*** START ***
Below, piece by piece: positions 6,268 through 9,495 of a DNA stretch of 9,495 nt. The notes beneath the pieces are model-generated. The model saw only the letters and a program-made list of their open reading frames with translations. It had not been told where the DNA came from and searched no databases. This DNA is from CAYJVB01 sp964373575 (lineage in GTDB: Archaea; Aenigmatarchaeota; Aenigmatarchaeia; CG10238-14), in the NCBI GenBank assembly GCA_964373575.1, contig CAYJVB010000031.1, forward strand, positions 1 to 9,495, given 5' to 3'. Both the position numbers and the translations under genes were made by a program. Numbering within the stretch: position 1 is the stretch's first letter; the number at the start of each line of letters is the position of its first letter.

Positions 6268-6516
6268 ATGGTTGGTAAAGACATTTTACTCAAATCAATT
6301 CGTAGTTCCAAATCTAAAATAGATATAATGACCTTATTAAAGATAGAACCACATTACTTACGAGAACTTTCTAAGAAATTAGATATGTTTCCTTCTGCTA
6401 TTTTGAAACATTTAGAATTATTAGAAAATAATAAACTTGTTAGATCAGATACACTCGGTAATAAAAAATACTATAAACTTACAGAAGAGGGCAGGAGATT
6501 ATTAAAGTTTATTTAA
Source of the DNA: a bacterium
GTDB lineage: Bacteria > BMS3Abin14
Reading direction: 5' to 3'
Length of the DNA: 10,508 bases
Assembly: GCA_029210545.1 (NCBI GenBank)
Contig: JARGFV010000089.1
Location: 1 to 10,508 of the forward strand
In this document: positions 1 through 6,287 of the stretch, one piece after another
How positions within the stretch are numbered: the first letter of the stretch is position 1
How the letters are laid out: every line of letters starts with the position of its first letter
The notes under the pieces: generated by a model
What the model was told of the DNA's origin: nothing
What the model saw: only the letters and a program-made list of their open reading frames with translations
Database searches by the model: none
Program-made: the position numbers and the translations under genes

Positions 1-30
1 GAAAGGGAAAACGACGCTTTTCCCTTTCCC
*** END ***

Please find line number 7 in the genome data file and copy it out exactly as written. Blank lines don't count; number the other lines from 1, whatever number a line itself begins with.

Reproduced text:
Source of the DNA: a bacterium